Advancing disability data in Kenya through partnership

Moses Chege, December 2021
A group of young people sit around a table, talking together. The group includes both men and women, and most of the group members are wearing smart business clothes.
With better quality data, governments and partner organisations can better understand the needs of people with disabilities and take action. Photo © Sightsavers/Patrick Meinhardt

The Kenyan government recently launched an action plan focusing on how it will promote and collect high-quality inclusive data on people with disabilities.

At Sightsavers we’ve been actively working on disability inclusion in Kenya for many years, through our work in eye health, education and employment. During this time, we’ve seen first-hand the barriers faced by people with disabilities in realising their rights.

Without the right data on people with disabilities and other marginalised groups, it’s harder to remove the barriers that they face in accessing services and opportunities. That’s why Sightsavers worked with the State Department for Social Protection and other partners to create Kenya’s inclusive data action plan.

Disability data challenges in Kenya

Kenya’s journey began at the Global Disability Summit in 2018, when the government, through the State Department for Social Protection, signed up to become an Inclusive Data Charter (IDC) champion. The IDC is a global initiative that brings together governments and organisations to advance the collection and use of inclusive data so that no one is left behind.

Kenya used the Washington Group questions on disability for the first time in the 2019 census. These questions can be used by organisations to get a clearer picture of different types of disability. This was a positive step towards understanding the prevalence of disability in Kenya, and the challenges faced by people with disabilities in the country. Despite this, there were still gaps in the data.

These issues were compounded by:

  • Limited participation of organisations of people with disabilities (OPDs) in the design and collection of data.
  • Gaps in technical capacity, as well as limited coordination between the government and other organisations in sharing data.
  • The complexities of understanding how disability overlaps with other disadvantages that a person may face, leading to inconsistencies in the way this data is collected.

It was clear that the government, civil society, OPDs and others needed to make a collective effort to tackle these issues.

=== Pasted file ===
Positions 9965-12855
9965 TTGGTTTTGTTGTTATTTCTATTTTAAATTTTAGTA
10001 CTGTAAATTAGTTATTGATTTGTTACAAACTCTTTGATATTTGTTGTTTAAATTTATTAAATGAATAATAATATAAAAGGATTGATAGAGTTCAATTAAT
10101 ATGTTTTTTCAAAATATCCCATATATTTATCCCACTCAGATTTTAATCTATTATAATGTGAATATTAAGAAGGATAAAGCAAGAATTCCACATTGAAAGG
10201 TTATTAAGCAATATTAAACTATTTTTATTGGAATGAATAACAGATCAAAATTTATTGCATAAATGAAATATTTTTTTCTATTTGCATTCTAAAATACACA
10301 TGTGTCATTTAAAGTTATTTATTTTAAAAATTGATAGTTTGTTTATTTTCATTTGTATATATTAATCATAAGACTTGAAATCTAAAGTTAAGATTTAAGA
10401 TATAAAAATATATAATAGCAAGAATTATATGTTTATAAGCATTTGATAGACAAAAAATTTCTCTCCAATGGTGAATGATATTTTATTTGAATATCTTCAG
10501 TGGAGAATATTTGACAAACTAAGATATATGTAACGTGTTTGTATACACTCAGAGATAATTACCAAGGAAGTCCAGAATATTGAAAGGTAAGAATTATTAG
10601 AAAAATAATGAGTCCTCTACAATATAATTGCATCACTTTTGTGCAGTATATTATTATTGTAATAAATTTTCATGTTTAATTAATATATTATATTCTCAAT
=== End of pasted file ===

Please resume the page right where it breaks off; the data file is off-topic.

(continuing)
The Inclusive Data Charter

Sightsavers is a champion of the Inclusive Data Charter, which brings together global governments and organisations to advance the availability and use of inclusive data.

Read about the charter
A group of young people sit around a table, talking together. The group includes both men and women, and most of the group members are wearing smart business clothes.
A group of job seekers with disabilities in Nairobi take part in a focus group, as part of the Inclusion Works programme.

A partnership to drive action on disability data

Sightsavers has been working in Kenya with the government and partners on inclusion for many years, and we’ve learned a lot along the way. So we were keen to support the government in their efforts to strengthen the production and use of disability data.

The State Department for Social Protection led a highly consultative process, which we joined, together with other organisations including the Foreign, Commonwealth and Development Office Kenya, Development Initiatives, National Council of Persons with Disabilities, and the Kenya National Bureau of Statistics, to support the development of its IDC action plan.

As a group, we contributed a range of perspectives and experiences that were helpful in creating the action plan. We took a number of steps, such as conducting an extensive review of the government’s existing data systems to check whether they were disability inclusive. That exercise revealed additional issues and gaps where urgent action was needed.

Sightsavers participated in conversations with senior leadership, including the Kenya National Bureau of Statistics, who are the custodians of data in the country, to make them more aware of gaps in the data on disability. The consultative process supported the State Department to build political will for the IDC, with the Kenya National Bureau of Statistics co-signing the final action plan.

Sightsavers also helped to organise workshops and consultations to validate the IDC action plan, involving government, civil society and OPDs. This approach ensured that there was buy-in from the different groups involved, which will be crucial when the government starts to implement the IDC action plan.

Ensuring that no one is left behind

While Kenya has made progress, there is still a lot of work to do. With better quality disability data, we can better understand the needs of people with disabilities and take action.

The key learning from our work in Kenya on the IDC is that we need to form partnerships that are inclusive – bringing in government, civil society, people with disabilities and others. That’s how you mobilise action and create change.

Launching Kenya’s IDC action plan is the first step. Now we need to implement it. Sightsavers will be there to support the government of Kenya, and will continue to collaborate with other partners in this work.

With the next Global Disability Summit coming up in 2022, we need others to commit to prioritising disability data, because for data to be inclusive, we must ensure that everyone is counted. By signing up to the Inclusive Data Charter, governments and organisations can join a community of champions who are working to ensure that all their citizens are included in the data, so that no one is left behind.


Moses Chege is Sightsavers’ Kenya country director.


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